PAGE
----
This past spring the streets of Seoul, where I live, felt more like a sci-fi movie than usual. Large overhead video screens kept the population posted on the progress of a series of Go matches between 18-time world champion Lee Sedol and AlphaGo, a piece of artificial intelligence developed by Google DeepMind. Computers have long had a special difficulty mastering that traditional game, but before long it became clear that this computer would win most of the matches, despite the human's formerly unshakable prediction of the opposite outcome. What would artificial intelligence achieve next?
"In the wake of Google's AI Go victory, filmmaker Oscar Sharp turned to his technologist collaborator Ross Goodwin to build a machine that could write screenplays," say the video notes for the new short film Sunspring. They assembled hundreds of science fiction scripts, mostly from 1980s and 90s television shows and movies, and fed them into the artificial intelligence, which eventually named itself Benjamin, so as to teach it the mechanics of screenwriting. "Building a team including Thomas Middleditch, star of HBO's Silicon Valley, they gave themselves 48 hours to shoot and edit whatever Benjamin decided to write." Benjamin decided to write eight minutes' worth of its own interpretation of the tropes of a certain kind of sci-fi entertainment.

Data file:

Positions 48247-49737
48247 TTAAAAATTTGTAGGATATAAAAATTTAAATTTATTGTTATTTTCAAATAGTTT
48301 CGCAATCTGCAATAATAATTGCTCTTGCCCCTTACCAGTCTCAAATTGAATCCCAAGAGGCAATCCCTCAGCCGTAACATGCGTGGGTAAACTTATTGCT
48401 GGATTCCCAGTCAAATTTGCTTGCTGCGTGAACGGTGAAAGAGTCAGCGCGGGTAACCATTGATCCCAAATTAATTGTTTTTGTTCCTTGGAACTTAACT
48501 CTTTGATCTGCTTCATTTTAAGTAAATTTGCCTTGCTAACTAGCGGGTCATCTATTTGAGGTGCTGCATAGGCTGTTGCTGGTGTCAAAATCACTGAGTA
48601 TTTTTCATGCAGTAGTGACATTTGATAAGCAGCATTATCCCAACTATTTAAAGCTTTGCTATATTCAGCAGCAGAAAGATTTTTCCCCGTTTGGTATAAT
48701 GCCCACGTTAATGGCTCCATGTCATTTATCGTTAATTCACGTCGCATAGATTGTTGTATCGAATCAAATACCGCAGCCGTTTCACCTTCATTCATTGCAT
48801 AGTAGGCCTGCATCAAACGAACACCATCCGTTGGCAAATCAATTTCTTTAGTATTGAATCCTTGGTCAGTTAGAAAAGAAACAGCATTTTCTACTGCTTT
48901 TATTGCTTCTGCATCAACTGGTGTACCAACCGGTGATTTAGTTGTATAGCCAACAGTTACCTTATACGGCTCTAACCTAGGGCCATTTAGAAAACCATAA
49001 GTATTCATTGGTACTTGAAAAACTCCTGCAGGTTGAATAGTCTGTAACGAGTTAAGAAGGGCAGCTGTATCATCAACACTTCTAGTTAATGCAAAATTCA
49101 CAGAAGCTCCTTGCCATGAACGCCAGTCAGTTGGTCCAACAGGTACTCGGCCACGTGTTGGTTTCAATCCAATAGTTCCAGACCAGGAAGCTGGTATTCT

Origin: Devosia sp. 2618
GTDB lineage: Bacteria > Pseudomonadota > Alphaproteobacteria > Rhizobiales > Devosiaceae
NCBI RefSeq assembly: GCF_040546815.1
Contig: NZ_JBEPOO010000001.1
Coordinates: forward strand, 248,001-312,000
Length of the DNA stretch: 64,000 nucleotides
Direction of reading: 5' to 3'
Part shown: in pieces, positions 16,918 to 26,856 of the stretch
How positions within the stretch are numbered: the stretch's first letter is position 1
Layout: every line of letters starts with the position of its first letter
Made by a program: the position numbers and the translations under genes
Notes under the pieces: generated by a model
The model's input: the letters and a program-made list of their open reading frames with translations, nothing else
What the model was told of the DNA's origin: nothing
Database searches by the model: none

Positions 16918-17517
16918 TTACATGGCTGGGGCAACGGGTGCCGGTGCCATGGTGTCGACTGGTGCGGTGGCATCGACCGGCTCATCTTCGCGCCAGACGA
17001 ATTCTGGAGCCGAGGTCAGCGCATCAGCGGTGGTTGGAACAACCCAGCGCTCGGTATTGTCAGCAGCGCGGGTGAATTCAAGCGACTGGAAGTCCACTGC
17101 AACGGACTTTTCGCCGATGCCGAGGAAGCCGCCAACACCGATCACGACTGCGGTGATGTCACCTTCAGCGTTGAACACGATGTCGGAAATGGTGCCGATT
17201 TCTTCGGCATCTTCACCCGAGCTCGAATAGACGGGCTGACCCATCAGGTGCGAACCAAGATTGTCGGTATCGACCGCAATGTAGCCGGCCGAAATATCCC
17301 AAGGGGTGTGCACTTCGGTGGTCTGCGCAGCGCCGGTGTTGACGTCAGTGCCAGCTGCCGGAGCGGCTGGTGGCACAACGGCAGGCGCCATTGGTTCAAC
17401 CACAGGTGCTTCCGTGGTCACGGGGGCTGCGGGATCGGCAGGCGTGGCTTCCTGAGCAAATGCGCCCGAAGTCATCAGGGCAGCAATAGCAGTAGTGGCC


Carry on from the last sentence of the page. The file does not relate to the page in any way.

It did come up with, fair to say, some dialogue a human screenwriter could only dream of — that is to say, words with the kind of unconscious logic that, delivered by living, breathing actors in physical spaces, take on weight, humor, and even an askew kind of meaning. (Middleditch's despondent "I am not a bright light" will surely stay quotable for years to come.) You can learn more about the making of Sunspring from this Ars Technica piece by Annalee Newitz. Benjamin won't put any sci-fi scribes out of work just yet, haunting though it may seem for a program to have come so close to doing something classically human as telling a story about the future. But remember, people had to write that program, just as people had to create AlphaGo; every achievement of artificial intelligence thus also counts as an achievement of humanity.
Based in Seoul, Colin Marshall writes and broadcasts on cities and culture. He’s at work on a book about Los Angeles, A Los Angeles Primer, the video series The City in Cinema, the crowdfunded journalism project Where Is the City of the Future?, and the Los Angeles Review of Books’ Korea Blog. Follow him on Twitter at @colinmarshall or on Facebook.